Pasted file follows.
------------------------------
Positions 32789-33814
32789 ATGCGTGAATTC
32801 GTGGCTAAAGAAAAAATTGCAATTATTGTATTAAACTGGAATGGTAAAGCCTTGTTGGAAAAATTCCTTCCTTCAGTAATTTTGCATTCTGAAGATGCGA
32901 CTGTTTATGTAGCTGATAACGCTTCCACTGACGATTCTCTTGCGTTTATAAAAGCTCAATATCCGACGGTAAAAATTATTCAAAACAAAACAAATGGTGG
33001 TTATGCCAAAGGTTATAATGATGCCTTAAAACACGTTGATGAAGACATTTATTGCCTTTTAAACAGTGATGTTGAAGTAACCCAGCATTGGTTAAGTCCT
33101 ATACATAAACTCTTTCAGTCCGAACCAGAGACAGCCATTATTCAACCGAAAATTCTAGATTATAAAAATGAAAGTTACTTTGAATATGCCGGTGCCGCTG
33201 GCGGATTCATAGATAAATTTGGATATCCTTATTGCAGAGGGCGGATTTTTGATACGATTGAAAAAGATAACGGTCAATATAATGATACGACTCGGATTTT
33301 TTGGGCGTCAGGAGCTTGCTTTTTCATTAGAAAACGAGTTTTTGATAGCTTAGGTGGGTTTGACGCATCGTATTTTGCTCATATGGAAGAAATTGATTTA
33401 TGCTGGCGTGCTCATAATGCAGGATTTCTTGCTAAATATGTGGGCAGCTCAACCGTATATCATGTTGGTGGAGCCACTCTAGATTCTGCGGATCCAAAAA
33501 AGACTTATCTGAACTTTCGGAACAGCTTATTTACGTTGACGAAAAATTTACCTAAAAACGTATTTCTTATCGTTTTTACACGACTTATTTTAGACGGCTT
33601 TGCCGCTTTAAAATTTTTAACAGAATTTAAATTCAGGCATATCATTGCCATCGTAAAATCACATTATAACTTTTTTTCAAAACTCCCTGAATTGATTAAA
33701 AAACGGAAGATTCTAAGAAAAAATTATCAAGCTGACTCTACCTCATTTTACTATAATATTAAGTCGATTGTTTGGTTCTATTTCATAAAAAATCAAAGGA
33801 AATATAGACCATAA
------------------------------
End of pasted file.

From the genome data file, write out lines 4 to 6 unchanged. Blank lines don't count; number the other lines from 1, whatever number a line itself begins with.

32901 CTGTTTATGTAGCTGATAACGCTTCCACTGACGATTCTCTTGCGTTTATAAAAGCTCAATATCCGACGGTAAAAATTATTCAAAACAAAACAAATGGTGG
33001 TTATGCCAAAGGTTATAATGATGCCTTAAAACACGTTGATGAAGACATTTATTGCCTTTTAAACAGTGATGTTGAAGTAACCCAGCATTGGTTAAGTCCT
33101 ATACATAAACTCTTTCAGTCCGAACCAGAGACAGCCATTATTCAACCGAAAATTCTAGATTATAAAAATGAAAGTTACTTTGAATATGCCGGTGCCGCTG